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By Robert Rapier on Apr 9, 2013 with 17 responses

Ethanol Lobby Agitates for E15 Mandate

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History of U.S. Ethanol Policy

In 1978 the United States Environmental Protection Agency (EPA) issued a gasohol waiver that set the maximum legal limit of ethanol in motor gasoline at 10 percent denatured anhydrous ethanol.

27 years later, the Energy Policy Act of 2005 created a Renewable Fuel Standard (RFS) requiring 7.5 billion gallons of renewable fuel — primarily corn ethanol — to be blended into the fuel supply by 2012.

In 2007, an updated Renewable Fuel Standard — the RFS2 — accelerated the renewable fuel adoption schedule. Instead of 7.5 billion gallons by 2012, the new law required 9 billion gallons by 2008, soaring to 36 billion gallons by 2022.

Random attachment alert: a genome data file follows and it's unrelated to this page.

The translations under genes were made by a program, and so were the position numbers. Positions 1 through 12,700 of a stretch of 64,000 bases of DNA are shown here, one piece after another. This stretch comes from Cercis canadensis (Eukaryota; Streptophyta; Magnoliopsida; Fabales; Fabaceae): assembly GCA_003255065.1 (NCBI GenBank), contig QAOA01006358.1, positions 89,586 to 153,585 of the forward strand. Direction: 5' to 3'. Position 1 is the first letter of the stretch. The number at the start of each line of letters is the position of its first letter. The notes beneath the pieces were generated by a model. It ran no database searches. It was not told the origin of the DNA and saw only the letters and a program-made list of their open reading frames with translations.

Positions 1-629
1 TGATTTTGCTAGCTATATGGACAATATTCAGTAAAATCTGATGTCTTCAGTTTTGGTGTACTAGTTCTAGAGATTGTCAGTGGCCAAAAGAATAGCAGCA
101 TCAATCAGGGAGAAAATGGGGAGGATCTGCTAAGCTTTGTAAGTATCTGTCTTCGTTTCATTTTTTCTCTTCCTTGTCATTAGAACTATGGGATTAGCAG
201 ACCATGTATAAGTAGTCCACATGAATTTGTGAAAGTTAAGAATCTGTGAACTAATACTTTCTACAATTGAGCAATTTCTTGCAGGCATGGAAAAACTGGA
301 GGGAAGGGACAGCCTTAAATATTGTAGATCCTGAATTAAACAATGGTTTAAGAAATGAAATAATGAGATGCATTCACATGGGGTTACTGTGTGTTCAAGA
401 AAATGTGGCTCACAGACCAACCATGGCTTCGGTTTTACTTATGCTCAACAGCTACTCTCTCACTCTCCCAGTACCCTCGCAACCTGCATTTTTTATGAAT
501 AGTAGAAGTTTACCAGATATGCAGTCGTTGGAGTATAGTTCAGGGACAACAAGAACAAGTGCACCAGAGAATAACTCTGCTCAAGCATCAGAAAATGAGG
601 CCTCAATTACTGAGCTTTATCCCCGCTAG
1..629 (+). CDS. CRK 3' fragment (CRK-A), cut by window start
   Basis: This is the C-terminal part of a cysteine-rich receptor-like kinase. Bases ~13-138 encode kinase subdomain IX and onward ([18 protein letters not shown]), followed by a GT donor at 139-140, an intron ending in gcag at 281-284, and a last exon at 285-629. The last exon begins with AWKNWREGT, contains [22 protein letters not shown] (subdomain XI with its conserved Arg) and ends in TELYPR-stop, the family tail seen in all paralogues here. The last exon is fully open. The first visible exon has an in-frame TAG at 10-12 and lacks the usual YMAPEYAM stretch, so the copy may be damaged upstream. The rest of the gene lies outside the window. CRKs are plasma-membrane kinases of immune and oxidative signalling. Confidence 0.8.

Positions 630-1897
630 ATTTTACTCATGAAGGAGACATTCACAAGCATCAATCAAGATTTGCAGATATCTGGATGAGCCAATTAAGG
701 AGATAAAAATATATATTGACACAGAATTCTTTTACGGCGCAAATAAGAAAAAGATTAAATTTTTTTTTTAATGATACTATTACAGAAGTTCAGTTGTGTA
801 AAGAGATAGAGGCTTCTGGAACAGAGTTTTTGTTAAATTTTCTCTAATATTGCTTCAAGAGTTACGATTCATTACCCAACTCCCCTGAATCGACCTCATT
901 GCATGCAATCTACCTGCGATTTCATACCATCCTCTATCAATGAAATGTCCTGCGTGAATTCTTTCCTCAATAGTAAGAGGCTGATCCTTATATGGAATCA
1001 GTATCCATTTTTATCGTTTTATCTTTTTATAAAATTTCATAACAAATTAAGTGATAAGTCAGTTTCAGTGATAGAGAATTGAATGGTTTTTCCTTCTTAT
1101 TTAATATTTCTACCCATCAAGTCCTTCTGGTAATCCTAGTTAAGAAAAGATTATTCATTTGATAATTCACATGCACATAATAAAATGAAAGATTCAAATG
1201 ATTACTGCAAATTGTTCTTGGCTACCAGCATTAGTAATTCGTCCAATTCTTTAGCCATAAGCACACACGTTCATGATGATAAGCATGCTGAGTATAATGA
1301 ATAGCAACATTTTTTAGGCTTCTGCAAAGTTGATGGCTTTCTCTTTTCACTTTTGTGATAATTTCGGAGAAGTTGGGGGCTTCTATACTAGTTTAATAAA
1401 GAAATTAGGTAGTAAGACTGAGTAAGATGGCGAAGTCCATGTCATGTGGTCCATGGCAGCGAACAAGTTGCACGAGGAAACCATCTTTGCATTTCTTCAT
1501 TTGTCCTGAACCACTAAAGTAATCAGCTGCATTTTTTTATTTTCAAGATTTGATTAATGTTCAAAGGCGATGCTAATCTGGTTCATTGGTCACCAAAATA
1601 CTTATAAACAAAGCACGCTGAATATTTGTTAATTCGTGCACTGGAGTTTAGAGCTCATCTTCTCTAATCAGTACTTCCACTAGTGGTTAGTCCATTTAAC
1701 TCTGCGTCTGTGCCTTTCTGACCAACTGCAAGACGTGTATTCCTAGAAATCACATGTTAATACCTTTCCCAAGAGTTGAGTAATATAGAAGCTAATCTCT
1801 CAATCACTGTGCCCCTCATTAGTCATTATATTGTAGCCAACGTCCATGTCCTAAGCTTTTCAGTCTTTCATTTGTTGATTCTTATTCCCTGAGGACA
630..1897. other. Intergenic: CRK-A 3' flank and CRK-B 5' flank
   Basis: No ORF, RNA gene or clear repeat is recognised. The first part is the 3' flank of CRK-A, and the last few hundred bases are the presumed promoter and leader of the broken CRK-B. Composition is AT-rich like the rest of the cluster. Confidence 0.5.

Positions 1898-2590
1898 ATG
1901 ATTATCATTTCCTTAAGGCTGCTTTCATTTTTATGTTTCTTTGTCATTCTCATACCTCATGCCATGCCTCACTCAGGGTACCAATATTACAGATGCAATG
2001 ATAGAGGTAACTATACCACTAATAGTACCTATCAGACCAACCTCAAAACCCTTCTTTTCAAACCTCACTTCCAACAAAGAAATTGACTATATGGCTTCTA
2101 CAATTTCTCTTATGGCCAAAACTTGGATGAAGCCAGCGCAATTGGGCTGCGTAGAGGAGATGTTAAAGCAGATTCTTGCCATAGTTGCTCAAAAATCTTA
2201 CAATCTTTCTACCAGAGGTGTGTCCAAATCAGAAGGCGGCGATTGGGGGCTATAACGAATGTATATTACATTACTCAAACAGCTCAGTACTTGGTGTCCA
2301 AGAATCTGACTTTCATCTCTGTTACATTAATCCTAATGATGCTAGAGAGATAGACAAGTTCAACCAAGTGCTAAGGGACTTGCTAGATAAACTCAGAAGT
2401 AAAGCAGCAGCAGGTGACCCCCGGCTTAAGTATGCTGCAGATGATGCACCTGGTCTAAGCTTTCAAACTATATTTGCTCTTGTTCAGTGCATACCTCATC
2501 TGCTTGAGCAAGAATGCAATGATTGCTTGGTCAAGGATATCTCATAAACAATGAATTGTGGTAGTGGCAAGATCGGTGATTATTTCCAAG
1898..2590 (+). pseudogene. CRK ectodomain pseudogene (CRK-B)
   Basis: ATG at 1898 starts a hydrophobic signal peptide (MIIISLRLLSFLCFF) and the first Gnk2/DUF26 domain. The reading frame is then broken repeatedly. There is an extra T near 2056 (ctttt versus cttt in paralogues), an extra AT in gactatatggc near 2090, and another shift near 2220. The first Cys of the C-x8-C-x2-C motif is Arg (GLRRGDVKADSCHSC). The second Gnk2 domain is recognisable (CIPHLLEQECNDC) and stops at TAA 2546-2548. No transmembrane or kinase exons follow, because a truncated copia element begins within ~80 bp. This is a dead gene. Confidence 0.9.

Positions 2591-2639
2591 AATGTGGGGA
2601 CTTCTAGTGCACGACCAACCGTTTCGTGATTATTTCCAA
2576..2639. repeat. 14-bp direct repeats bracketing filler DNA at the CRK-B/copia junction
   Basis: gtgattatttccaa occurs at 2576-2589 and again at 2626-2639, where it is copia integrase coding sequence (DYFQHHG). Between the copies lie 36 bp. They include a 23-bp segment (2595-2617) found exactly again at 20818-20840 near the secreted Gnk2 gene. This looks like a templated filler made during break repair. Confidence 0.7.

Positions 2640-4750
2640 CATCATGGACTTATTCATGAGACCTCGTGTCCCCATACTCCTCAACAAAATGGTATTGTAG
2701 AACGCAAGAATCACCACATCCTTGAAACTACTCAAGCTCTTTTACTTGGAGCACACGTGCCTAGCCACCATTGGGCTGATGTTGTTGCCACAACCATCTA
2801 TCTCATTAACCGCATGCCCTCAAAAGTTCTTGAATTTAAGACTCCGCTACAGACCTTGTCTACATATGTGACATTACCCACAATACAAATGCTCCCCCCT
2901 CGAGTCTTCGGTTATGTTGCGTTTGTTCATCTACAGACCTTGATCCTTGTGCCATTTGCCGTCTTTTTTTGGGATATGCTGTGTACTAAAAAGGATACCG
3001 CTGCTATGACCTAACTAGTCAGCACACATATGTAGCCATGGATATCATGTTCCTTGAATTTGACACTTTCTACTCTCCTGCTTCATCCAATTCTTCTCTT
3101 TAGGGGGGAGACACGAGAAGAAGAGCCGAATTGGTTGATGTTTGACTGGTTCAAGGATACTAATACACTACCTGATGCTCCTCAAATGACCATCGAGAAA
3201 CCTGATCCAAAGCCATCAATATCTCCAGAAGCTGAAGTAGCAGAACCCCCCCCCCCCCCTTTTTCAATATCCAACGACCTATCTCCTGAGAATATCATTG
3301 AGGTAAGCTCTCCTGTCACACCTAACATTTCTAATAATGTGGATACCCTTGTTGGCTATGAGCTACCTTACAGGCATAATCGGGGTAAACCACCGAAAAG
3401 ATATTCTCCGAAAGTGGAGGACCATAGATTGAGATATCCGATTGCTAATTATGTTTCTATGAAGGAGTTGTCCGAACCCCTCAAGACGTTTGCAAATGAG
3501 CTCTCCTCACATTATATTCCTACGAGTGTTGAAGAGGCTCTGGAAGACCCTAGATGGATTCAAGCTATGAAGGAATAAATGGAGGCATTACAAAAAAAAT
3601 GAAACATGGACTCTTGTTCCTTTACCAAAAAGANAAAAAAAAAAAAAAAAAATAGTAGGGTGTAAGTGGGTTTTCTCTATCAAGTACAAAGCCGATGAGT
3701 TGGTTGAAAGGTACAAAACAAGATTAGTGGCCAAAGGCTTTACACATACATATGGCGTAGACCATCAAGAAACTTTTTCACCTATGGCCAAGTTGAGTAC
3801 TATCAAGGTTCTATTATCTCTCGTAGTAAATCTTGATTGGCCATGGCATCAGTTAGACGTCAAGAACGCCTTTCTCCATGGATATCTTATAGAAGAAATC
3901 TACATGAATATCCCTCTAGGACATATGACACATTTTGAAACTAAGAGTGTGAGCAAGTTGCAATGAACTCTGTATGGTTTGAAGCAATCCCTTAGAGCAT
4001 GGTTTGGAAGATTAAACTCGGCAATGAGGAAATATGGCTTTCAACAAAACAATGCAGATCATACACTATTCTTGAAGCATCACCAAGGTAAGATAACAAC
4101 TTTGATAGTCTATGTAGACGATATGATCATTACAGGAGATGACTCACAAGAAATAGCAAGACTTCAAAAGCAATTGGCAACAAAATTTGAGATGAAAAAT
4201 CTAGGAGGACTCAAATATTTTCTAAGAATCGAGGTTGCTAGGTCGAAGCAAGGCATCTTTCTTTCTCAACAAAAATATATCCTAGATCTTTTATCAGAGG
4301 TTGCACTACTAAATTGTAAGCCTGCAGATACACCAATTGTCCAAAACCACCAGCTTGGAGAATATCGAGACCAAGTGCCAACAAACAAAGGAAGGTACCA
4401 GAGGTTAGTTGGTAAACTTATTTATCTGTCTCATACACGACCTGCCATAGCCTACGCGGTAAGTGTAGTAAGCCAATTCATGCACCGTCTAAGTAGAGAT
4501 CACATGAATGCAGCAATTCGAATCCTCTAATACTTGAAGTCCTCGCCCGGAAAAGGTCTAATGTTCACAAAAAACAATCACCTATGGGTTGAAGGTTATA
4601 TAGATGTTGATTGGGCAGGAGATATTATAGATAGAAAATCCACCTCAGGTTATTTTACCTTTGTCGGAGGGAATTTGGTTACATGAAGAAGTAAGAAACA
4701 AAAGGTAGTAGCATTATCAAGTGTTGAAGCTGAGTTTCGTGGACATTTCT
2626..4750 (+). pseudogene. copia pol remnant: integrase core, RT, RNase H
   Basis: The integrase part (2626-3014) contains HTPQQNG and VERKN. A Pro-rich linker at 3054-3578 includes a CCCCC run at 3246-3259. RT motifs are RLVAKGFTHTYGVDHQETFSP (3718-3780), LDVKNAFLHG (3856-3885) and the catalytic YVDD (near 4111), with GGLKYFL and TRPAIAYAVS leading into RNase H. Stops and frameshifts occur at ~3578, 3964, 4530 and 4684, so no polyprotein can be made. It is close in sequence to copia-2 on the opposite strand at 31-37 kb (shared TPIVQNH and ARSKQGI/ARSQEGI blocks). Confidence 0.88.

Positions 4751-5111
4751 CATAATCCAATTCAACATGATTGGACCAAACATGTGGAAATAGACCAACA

Hitting the Limits

Americans presently consume about 133 billion gallons of gasoline each year, so somewhere in the range of 13 billion gallons of ethanol (approximately the amount of corn ethanol that is currently being produced in the US) the rising ethanol mandate was set to collide with the EPA’s 10% ethanol limit.

The ethanol lobby recognized this potential limitation to their market, so they petitioned the EPA to raise the allowable limit on ethanol content in conventional gasoline to 15 percent. But if this higher ethanol concentration were mandated instead of “allowed”, it would immediately increase ethanol’s market potential in the US by 50 percent.